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Good news if you like coupons – grocery stores plan to offer more of them in the coming years, though the coupons might look a little different than what you’re accustomed to. Stores also say they plan to offer more sales – but not necessarily better ones.

Those are some of the findings of a national survey of supermarket owners, representing more than 3,000 grocery stores across the country. Grocery retail cooperative Topco Associates and marketing and promotions management company Aptaris asked grocers what types of promotions and discounts they’re offering now – and what they plan to offer more or less of, in the future.

And nearly half of respondents “are changing course on their advertising and promotional strategies as the economy is starting to recover in some areas and for some groups of the population,” the report found.

Store coupons still play into most stores’ strategies. 93% of the stores surveyed said they currently offer coupons to their customers. And a third said they expect to offer even more of them in the next three years.

But don’t start sharpening your scissors. Most of those new offers won’t be printed on paper. A unanimous 100% of those surveyed, said they expect to offer more digital coupons in the next three years. Only 8% foresee more printed coupons.

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Similarly, grocers expect to be less reliant on their printed circulars in the coming years. More than half said they expect to use them less, and none predicted they’d use them more. “It is clear that the industry is trending away from print and towards digital,” the survey takers concluded.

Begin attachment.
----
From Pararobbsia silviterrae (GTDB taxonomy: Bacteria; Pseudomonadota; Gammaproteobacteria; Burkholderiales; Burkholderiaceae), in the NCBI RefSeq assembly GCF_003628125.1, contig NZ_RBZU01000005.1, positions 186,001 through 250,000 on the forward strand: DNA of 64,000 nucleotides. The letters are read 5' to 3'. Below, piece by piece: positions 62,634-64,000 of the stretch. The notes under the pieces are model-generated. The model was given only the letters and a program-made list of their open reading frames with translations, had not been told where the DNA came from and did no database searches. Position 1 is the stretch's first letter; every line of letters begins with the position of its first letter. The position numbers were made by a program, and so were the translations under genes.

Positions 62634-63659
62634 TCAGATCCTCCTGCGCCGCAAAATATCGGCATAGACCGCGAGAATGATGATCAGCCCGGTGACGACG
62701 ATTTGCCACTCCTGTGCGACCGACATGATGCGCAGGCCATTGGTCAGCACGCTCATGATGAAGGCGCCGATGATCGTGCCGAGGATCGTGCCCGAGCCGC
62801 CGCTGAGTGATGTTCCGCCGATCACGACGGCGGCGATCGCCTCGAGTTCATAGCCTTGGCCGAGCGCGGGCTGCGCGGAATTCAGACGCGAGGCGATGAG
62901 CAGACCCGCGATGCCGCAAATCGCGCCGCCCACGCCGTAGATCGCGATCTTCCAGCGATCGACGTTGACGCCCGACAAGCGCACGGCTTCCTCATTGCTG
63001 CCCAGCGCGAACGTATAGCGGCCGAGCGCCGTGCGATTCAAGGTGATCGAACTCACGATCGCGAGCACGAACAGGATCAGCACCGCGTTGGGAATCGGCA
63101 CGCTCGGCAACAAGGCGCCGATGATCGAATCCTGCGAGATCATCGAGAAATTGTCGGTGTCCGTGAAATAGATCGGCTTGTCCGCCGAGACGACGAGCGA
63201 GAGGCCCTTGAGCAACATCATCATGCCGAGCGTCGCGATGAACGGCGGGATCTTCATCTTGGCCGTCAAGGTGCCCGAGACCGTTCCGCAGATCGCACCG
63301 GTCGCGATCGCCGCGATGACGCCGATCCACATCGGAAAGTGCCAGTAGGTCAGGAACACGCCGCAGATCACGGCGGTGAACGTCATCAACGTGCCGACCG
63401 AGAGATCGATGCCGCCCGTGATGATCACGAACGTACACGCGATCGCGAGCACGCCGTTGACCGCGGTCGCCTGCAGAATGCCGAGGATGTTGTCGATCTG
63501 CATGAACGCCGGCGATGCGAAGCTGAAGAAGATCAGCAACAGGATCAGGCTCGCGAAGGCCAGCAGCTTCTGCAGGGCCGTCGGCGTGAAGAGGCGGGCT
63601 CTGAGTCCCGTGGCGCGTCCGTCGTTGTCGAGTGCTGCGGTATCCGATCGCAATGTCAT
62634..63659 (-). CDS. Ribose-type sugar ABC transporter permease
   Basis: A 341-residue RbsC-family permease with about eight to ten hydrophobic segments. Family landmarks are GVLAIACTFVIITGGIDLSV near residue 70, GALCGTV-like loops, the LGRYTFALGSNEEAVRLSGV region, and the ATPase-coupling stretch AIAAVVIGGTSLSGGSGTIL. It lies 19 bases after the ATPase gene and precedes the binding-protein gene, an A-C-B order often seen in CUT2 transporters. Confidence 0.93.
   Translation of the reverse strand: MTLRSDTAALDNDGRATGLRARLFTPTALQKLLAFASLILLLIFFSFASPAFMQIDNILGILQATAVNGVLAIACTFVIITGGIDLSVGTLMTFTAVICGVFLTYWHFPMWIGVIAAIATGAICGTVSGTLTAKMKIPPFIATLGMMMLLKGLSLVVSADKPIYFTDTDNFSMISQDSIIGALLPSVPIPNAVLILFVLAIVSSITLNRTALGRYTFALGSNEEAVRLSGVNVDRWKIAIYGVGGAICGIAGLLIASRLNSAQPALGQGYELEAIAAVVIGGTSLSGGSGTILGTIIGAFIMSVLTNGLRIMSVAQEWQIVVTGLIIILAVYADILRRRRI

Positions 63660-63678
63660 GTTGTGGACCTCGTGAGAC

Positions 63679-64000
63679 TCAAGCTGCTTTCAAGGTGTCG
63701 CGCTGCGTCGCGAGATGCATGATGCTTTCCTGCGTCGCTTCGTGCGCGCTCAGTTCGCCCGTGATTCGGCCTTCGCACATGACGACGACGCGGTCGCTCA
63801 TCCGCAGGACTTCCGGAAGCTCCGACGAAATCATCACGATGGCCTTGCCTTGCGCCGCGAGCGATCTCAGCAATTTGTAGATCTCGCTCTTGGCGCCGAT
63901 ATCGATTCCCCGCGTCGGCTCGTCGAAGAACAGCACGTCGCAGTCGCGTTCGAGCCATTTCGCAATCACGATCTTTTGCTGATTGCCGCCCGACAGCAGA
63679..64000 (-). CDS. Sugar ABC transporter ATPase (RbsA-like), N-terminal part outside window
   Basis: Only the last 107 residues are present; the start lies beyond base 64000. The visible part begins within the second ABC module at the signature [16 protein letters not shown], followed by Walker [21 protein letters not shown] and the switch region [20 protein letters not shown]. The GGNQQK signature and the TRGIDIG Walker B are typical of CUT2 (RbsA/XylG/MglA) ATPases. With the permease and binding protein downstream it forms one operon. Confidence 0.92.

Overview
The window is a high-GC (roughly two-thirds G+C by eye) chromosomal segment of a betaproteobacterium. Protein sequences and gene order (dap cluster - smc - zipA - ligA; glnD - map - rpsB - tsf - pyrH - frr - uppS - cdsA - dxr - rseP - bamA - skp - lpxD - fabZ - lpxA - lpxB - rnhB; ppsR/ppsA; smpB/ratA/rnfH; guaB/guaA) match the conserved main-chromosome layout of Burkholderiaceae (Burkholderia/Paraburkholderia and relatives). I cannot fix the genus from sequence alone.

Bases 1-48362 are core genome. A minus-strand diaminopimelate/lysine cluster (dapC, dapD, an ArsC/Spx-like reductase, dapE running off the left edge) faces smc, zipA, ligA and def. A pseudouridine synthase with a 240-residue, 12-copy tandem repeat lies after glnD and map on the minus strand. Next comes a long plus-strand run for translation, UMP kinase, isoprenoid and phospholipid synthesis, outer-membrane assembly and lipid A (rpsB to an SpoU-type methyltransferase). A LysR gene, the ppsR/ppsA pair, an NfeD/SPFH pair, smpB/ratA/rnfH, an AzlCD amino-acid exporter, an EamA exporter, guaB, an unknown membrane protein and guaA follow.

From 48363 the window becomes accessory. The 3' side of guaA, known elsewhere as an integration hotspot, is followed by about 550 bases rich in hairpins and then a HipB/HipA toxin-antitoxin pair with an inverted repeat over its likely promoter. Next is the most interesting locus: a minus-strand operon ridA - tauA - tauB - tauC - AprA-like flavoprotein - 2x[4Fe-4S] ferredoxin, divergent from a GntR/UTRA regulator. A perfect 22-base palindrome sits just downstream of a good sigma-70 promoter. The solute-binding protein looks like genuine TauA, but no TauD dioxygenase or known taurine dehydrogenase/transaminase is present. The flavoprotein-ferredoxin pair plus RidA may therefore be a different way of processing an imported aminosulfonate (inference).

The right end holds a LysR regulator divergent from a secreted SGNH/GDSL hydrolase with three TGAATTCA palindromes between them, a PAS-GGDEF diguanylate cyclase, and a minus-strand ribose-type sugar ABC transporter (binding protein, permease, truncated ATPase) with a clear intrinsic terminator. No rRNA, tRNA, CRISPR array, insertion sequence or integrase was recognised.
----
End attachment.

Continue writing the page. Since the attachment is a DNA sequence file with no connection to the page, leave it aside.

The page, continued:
The industry may also be moving away from deep discounting. While a reassuring 100% predicted they’d be offering the same, or more, sales promotions in the next few years, many are hoping to scale back. “We’re looking at the aggressiveness of promotional price reductions to see if we can dial back some of the discounts,” one survey respondent said. “As pricing becomes a little less sensitive, we’re starting to look if adjustments can be made to promotional pricing,” another offered.

One way they hope to do so, is by reserving some of the best deals for their best customers. “With the rise of big data and better understanding past purchasing behavior, retailers are expecting a more important role for loyalty discounts,” the survey takers noted. Stores are devoting more of their marketing budget to their loyalty programs, with 70% expecting to offer more deals to their loyal customers in the coming years. One respondent predicted “shifting over time to more digital and more personalized promotions versus blanket, deeply discounted promotions.”

In the end, getting a good deal is still a priority for grocery shoppers. More than a third of the retailers surveyed said that promotionally-priced items account for up to 30% of their total sales. Among large chains with more than 100 stores, that percentage shoots up to 50%. Dialing back on the deals may help to boost profit margins, but only if shoppers don’t revolt and switch to a store that offers better bargains.

So will you be able to save more, or less, in the next few years? It kind of depends.

Stores may plan to offer more coupons and sales, but if they’re not as good as they are today, or if they’re only reserved for a certain class of customer, it may be more difficult to save on your grocery bill. Unless, that is, you don’t care whether your coupons are made of paper, and you’re in that favored group of your store’s most valuable customers. Then your deals may still be pretty good. As retailers try to make more money, and shoppers try to save more, only time will tell which one wins in the end.

Photo by eddie.welker

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